“On June 23, 1940, the St. Roch left Vancouver, British Columbia, beginning the historic voyage which was to make the 80-ton schooner the first ship to complete the elusive Northwest Passage from west to east.”

So wrote J. Lewis Robinson of Henry Larsen’s start to crossing the passage, the 75th anniversary of which is this year, in the February 1945 issue of Canadian Geographical Journal. In “Conquest of the Northwest Passage by R.C.M.P. Schooner St. Roch” (headline writers at the magazine played it pretty straight in 1945, as evidenced by the titles of other features in this issue, including “The Romance of Britain’s Abbeys” and “Ontario’s Summer Estates”), Robinson explained that Larsen was a seasoned RCMP officer who already had 14 years of Arctic experience aboard the St. Roch when he set out to transit the passage, which was merely meant to be a “side activity while successfully carrying on with their other police duties” and “keeping contact with our migratory Eskimo population.”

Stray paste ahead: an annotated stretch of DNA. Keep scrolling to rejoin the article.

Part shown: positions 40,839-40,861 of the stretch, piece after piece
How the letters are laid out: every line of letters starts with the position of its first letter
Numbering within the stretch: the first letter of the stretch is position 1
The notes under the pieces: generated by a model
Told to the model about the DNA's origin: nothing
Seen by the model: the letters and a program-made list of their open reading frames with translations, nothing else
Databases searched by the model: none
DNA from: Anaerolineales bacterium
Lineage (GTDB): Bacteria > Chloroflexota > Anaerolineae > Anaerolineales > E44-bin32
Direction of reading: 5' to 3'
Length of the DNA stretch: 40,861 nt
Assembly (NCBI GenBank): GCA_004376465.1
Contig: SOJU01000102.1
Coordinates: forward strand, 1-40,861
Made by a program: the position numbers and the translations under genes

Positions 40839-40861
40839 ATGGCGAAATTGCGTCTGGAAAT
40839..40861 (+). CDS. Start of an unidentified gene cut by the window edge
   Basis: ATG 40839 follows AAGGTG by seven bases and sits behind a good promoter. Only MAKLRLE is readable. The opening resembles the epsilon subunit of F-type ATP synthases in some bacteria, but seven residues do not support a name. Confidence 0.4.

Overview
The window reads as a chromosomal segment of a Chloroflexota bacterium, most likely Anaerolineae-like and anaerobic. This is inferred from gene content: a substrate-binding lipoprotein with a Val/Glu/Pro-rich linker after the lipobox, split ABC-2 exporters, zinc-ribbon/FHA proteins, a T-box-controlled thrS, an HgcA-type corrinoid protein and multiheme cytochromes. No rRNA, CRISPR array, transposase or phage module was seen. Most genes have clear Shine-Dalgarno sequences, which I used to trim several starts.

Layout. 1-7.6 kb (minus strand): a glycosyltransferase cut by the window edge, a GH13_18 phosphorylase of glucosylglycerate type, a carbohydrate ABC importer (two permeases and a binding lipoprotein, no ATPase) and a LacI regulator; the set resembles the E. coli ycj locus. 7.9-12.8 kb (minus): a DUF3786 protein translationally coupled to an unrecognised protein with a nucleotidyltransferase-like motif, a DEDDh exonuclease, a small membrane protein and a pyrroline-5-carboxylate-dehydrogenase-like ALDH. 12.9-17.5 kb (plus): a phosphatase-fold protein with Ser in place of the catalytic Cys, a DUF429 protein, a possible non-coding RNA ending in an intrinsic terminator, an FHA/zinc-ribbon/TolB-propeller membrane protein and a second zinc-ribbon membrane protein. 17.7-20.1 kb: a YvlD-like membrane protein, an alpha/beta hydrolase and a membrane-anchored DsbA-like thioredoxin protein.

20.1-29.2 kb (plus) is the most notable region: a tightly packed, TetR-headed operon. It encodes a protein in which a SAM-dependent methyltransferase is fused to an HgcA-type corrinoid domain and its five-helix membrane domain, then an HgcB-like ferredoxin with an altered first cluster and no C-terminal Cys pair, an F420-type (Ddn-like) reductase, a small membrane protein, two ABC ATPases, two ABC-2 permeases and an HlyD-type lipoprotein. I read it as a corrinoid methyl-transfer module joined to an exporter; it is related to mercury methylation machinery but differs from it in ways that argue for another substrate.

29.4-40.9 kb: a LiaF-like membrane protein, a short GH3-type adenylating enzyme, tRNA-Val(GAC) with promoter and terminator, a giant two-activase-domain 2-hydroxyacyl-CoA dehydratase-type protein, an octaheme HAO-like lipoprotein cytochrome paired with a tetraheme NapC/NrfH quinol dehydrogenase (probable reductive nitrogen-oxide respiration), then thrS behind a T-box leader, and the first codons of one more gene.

Larsen and his crew completed their voyage when they sailed into Halifax Harbour in October 1942, having bettered Roald Amundsen’s 1903-1906 east-to-west transit of the passage by 11 months.

Less than two years later, in July 1944, Larsen and crew set sail “for another history-making voyage,” noted Robinson, this time leaving Halifax to cross the Northwest Passage from east to west, with the goal of maintaining Canada’s Arctic sovereignty. The successful journey took just 86 days, making the St. Roch the first ship to complete the passage in a single year. “We were lucky and had the breaks,” Larsen told Robinson. “No one can predict ice or navigation conditions in the Arctic.”